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In America, a great debate rages about what exactly poverty is. The Census Bureau states that there were 46.2 million people living in poverty in 2010. According to information from The Heritage Foundation, approximately 1 out of 70 Americans was homeless at any given time, and 1 out of 5 adults experienced hunger, and temporary food shortages.
Speaking to several people, we’ve asked what they would perceive as poverty for them and their families. Kristina Dewey, who has a family of three and a current income of approximately $17,000 a year said, “When the family is out of food and no means to get food, that’s poor.” Her income was reduced from $35,000.00 a year.
Shannon Hause, of Rockford Michigan, also shared her views. She is a full time student, as is her husband. She has three children; one who is in the Navy and two teens still at home. Their annual income is $16,120.00 a year.
To Hause, poverty is about having to align her classes with her spouse’s as best as possible; she still has to wait several hours periodically through the week for him to finish in order to reduce costs. The cost of transportation, including parking fees, is too large for them to commute more than once a day.
Although this may be time used for homework, it is subsequently plenty of time lost on house work. Poverty for their family means lack of insurance for home and vehicle. It also means facing potentially dangerous situations involving their motor vehicle because of the inability to afford repairs.
Another example of poverty is exemplified by a woman named Lisa and her family. They recently moved in with her father-in-law in order to save money. Along with her and her husband, they have five children. That is five adults and three teens for a total of eight people, living in a two bedroom home.
Lastly, I can personally relate to poverty. It was not until seven months ago that my husband and I, along with my children who we have every other weekend and week in the summer, lived under harsh circumstances. Our income for over a year and a half amounted to no more than around $3,000.00 and only through the kindness of another did we manage through that time.
He provided us with a trailer in the back of a cornfield. The trailer was in a rough state and also had no electricity, and was without a working shower. We obtained our water from the well by use of a generator, and stored it in a 50 gallon barrel that my husband rigged to service the toilet, and the kitchen faucet.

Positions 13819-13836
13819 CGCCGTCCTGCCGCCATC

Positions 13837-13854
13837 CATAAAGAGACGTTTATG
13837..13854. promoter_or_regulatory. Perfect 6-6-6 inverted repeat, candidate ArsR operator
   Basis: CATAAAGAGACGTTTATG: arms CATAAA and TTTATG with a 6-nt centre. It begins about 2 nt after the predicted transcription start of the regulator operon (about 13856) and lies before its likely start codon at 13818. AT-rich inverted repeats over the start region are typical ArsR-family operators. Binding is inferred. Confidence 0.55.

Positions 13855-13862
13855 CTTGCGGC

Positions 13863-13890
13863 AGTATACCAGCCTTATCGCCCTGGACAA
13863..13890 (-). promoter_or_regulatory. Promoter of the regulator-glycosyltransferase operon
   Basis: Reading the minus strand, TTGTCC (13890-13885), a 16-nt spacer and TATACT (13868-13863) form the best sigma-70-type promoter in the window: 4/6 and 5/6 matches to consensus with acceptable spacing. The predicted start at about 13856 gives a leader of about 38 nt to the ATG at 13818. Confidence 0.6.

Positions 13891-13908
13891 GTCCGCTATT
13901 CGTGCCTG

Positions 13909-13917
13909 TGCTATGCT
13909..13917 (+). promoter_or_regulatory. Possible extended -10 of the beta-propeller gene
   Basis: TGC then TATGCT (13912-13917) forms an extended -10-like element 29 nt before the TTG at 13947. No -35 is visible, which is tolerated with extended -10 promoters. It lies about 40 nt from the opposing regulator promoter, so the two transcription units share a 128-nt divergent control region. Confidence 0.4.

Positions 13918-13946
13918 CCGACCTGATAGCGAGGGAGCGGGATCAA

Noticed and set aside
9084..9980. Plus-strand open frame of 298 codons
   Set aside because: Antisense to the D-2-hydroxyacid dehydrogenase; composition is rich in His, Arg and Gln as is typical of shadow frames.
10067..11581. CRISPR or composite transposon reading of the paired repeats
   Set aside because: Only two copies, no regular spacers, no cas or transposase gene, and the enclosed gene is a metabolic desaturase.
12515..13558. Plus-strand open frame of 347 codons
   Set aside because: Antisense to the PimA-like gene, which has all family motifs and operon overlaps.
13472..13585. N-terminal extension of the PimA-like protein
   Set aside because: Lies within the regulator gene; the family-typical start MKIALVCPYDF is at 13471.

We had no hot water, no computer, no games, and our radio was a car stereo hooked up to a 12 volt car battery. In the warmer weather, we bathed by the outdoor water barrel, where we strung blankets for privacy. In the winter we took sponge baths near the wood stove that heated our home.
We had no refrigerator, nor did we have a stove for the most part. I had to learn how to cook on two different wood stoves, the second being a barrel stove. I did have a small two burner camp stove that I used when we could afford the propane bottles for it. We bought a great deal of tinned meat, ate what game was available that the boys would bring in.
Milk and cold foods were an extreme luxury to us. About once a month we would splurge and put gas in the generator to watch a movie on vhs. My own circumstances have changed a great deal, and frankly what most consider dire poverty, I consider great deal more than we had. We still struggle financially, there is much we go without and there are times when hunger is in our home.
As these examples show, there are various ways of being impoverished in America. But the chance of this changing anytime soon is unlikely. In fact, things are likely to get even worse as more government level cuts are being imposed. The greatest hope for America today is the ‘little people’; small communities, neighbors, family and friends.
Americans should take a look around and see what they can do to change the situation in their towns. As things deteriorate financially, Americans need to take a look back at how people survived the Great Depression. Tend to your neighbor, if he is hungry feed him, put in gardens that many can tend, barter for goods. Hunger and housing problems are the two greatest enemies of a family on the line of poverty.
If you can help feed people then do so. If you have a place for someone to stay, offer it.